One of my listeners found out about the benefits of saying “I’m sorry” to her husband when she was in the wrong:
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Lately, I’ve been asked quite often by callers if it is “okay” to apologize to someone for a wrongdoing even years after the offense. I can understand why that question might be asked. It can feel a bit embarrassing to have to face someone and face up to what you’ve done. It is worrisome that they might not be gracious about your apology. It is possible that they might “lay into you.” It may be that they say “You caused me so much grief and pain that I can’t forgive you.” They might not even be willing to talk to you. Or, they might say, with tears, “Thank you. That means a lot to me.”
It IS a big risk to take. But the most valued things in life do come with a big risk attached. That’s part of what gives them value.
You must remember, however, that whatever their response might be, you are doing the apology not to wipe the slate clean (damage is damage, and some never goes away), but because true repentance requires that you do what it takes to repair the damage. That includes the sincere…sincere…apology. None of that “if you were hurt, then I’m sorry” nonsense. That is pure annoyance!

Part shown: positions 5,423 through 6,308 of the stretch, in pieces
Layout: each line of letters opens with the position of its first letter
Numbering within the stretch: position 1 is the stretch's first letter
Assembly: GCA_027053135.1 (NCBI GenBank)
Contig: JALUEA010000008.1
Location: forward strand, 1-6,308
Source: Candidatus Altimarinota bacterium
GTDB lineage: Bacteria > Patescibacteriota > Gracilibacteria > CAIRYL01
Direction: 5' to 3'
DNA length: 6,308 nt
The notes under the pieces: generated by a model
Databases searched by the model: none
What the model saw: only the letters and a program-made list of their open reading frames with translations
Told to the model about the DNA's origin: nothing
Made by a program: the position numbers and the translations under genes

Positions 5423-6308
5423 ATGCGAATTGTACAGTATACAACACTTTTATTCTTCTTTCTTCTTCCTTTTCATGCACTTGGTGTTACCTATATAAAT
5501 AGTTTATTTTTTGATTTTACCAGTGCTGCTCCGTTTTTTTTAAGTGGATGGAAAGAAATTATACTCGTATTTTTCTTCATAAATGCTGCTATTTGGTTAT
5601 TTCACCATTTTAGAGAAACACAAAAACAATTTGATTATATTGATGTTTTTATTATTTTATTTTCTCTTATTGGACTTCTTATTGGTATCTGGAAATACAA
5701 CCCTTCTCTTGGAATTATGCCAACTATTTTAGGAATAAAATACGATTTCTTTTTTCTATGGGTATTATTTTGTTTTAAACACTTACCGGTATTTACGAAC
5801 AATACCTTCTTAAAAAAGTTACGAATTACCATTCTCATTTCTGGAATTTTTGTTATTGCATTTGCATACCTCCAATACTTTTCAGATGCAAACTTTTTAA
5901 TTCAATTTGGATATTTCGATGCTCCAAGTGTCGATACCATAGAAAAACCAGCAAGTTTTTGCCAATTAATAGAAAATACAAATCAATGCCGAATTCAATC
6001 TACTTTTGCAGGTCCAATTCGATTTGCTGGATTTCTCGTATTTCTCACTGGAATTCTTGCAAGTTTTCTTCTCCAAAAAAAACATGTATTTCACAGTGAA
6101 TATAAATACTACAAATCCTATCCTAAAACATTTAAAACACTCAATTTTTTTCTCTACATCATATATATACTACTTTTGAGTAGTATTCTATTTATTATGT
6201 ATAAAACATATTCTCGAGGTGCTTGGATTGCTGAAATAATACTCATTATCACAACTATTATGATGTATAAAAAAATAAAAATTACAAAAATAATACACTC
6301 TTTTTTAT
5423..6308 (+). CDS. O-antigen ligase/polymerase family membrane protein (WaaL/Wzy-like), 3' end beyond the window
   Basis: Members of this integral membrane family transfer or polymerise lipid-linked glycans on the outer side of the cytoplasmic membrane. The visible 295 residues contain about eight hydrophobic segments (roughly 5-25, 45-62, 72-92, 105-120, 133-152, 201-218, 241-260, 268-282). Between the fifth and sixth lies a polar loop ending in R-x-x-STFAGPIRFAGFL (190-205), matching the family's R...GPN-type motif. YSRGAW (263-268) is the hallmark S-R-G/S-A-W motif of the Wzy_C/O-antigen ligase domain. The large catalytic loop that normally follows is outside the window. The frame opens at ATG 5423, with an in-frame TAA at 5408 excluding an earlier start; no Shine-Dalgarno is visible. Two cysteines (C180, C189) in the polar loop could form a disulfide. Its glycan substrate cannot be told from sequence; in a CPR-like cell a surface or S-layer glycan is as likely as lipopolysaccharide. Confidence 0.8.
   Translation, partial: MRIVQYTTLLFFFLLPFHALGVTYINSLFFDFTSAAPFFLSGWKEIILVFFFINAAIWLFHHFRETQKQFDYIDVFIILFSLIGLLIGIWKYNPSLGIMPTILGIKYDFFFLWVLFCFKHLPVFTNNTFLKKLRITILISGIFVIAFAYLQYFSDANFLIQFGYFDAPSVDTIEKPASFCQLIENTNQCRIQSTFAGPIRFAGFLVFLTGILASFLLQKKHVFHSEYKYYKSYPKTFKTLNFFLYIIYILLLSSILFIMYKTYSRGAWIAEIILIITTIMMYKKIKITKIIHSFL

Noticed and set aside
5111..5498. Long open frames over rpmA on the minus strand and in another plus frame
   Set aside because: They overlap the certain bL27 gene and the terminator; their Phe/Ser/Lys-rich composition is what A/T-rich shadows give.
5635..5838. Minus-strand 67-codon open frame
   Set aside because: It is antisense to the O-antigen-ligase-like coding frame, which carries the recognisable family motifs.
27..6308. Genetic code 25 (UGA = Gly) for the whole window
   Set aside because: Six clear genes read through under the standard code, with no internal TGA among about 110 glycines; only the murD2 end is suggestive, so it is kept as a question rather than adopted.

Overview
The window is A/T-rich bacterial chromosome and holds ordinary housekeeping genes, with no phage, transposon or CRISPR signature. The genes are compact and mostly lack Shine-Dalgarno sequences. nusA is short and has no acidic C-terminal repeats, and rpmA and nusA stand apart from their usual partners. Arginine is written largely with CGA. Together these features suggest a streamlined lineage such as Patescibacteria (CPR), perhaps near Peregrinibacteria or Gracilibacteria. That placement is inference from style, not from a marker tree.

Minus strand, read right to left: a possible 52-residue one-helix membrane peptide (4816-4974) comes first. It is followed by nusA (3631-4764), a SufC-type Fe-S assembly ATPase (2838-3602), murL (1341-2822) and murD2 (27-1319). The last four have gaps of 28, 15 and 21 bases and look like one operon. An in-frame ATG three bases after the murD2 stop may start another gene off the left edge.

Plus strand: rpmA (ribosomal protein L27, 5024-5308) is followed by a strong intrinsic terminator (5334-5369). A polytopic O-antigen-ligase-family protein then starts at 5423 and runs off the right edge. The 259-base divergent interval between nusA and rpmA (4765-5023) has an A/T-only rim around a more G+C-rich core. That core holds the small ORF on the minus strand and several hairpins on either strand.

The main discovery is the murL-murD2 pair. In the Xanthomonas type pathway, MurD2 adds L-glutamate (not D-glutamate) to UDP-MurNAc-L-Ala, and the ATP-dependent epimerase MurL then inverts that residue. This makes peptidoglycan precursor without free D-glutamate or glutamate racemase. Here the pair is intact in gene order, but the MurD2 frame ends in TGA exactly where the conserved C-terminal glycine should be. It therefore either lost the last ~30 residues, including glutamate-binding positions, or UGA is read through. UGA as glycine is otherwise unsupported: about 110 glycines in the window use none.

So, if you truly have remorse (and are not just trying to manipulate someone into a situation which benefits you), then apologize…anytime…and tolerate their first and maybe second unpleasant reaction.
Seeds take time to germinate, and coping with an apology means the whole thing is brought up again in their minds. Be patient and understanding. While they may never forgive you, know that you still did the right thing.
People often struggle with the idea of forgiveness. Should they forgive a transgression? When or how do they do that? I’ve come up with “The Four R’s of Forgiveness,” which are four conditions which should be met before you consider granting forgiveness to another person.
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